The troublesome newsstand on Metropolitan Avenue near Fresh Pond Road, which had been an eyesore in the community, attracting garbage and graffiti for more than two decades, has finally been taken out of sight.

The MTA/LIRR, which owned the land, demolished it on Friday with $100,000 allocated from Councilmember Elizabeth Crowley.

“After long delays from both the DOT (Department of Transportation) and LIRR, I am happy to see persistence pay off,” Crowley said.

THE COURIER/Photo by Liam La Guerre 

Crowley called a press conference in 2009 with Senator Joseph Addabbo and Assemblymember Mike Miller to announce that they would remove the structure, and transform the space into a community garden.

But those promises were derailed due to complications with the LIRR and the DOT, which both have rights to the property.

The city was reluctant to have any work done in the area, according to Crowley, because of the renovations on the nearby bridge on Metropolitan Avenue.

Community leaders appreciate that the site has finally turned a corner, but now they want elected officials to focus on the other problem — literally across the street.

THE COURIER/Photo by Liam La Guerre 

The DOT assumed control of the abandoned gas station on Metropolitan Avenue across from the newsstand site several years ago, but the property has also attracted graffiti. However, unlike the newsstand, the gas station is fenced in, meaning community volunteers can’t clean it up.

“The city takes available property, because they have to fix the bridge and then they let it go,” said Bob Holden, president of the Juniper Park Civic Association, which has cleaned up the newsstand site in the past. “They don’t keep it up, and this is a disgrace. If we, regular property owners, did that, we’d get fined.”

Photo courtesy Bob Holden

Plans aren’t complete for what the newsstand site will become, but for now the DOT “will make it nicer,” according to a Crowley spokesperson.

 

 

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MTA granted eminent domain powers for Flushing LIRR project


| mchan@queenscourier.com

Photo rendering courtesy of the MTA

The MTA has been given eminent domain powers to move forward with a long-awaited plan to upgrade the Long Island Rail Road (LIRR) station in Flushing.

The agency’s board voted Jan. 29 to approve the potential use of eminent domain to acquire a one-story building at 40-36 Main St., currently owned by Ou Jiang City Supermarket, an MTA spokesperson said.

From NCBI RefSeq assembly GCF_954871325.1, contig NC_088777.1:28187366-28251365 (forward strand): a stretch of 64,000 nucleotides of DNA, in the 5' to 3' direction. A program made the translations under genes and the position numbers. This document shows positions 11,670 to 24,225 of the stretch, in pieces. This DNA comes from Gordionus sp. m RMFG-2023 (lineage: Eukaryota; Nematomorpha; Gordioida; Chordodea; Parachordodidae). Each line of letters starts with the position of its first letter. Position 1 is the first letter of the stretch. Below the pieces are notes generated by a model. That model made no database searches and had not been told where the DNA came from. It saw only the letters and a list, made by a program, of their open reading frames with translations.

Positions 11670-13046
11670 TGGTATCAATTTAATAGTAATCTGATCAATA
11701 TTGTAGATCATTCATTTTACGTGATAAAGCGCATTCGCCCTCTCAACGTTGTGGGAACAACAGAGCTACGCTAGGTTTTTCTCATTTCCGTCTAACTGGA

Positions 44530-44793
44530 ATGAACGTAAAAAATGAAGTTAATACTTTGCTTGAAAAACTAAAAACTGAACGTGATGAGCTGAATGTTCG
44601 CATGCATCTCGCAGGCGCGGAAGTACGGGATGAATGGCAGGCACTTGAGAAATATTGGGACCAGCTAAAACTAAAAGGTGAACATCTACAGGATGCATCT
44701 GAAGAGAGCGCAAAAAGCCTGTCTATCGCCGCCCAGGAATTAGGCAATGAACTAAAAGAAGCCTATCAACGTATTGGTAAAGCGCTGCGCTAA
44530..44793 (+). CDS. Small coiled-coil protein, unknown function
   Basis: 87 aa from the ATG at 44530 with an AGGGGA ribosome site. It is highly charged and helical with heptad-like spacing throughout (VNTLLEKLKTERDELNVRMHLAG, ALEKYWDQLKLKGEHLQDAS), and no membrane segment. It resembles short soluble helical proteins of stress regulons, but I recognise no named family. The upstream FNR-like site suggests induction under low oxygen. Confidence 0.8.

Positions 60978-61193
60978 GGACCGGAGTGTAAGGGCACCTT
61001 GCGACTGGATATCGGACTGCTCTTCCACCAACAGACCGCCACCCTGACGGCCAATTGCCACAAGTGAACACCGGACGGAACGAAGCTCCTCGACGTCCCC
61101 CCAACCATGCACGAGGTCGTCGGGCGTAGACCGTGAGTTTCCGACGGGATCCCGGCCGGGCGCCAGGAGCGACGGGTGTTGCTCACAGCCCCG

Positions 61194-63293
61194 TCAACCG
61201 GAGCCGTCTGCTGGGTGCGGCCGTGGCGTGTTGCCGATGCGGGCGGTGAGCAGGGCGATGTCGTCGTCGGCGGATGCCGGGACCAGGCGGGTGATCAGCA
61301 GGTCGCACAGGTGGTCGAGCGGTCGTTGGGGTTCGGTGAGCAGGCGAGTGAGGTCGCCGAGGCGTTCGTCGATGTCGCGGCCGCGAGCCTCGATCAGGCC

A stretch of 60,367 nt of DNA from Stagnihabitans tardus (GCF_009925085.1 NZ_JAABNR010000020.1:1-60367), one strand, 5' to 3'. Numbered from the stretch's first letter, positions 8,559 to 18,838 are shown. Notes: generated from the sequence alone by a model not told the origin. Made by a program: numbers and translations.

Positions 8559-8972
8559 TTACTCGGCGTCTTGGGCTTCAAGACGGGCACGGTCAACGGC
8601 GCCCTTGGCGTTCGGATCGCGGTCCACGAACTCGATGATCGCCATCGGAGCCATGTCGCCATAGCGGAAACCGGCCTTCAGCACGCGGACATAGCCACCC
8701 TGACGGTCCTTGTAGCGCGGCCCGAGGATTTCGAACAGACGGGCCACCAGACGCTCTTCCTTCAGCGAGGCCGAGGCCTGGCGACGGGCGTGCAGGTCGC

It may be a necessary measure in order to continue with a plan to reconfigure the Flushing-Main Street station’s east and westbound entrances.

“We’re hoping not to have to take that step,” said MTA spokesperson Aaron Donovan, adding that a State Supreme Court judge in Queens would still need to sign off on the use. “We are hoping to negotiate with the building owner to arrive at a way to acquire that property.”

The MTA wants to construct elevators and wide staircases to make platforms more visible and handicapped accessible — a plan long welcomed by local leaders.

“The LIRR’s Main Street facility was built in the 1950s and is in dire need of an upgrade,” said Councilmember Peter Koo.

Koo said he has received multiple complaints from elderly and disabled riders of the station’s dim lighting and lack of accessibility.

Dian Yu, executive director of the Flushing Business Improvement District, said the “hideous” blight has also become a nightmarish “dumping ground” for garbage.

“Our community has had to deal with these terrible conditions for way too long,” Koo said. “I’m glad this train is finally pulling out the station.”

Design work is underway, and construction is slated to begin in 2015, Donovan said. It is unclear when the project is expected to end.

The station is not expected to be impacted during morning and evening rush hour commutes, Donovan said, but there may be temporary closures during off-peak hours.

The project was expected to cost $8.5 million in 2012, MTA-LIRR President Helena Williams previously said. MTA officials now say the project’s budget is under review.

 

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Far Rockaway teen busted for anti-Semitic graffiti at LIRR station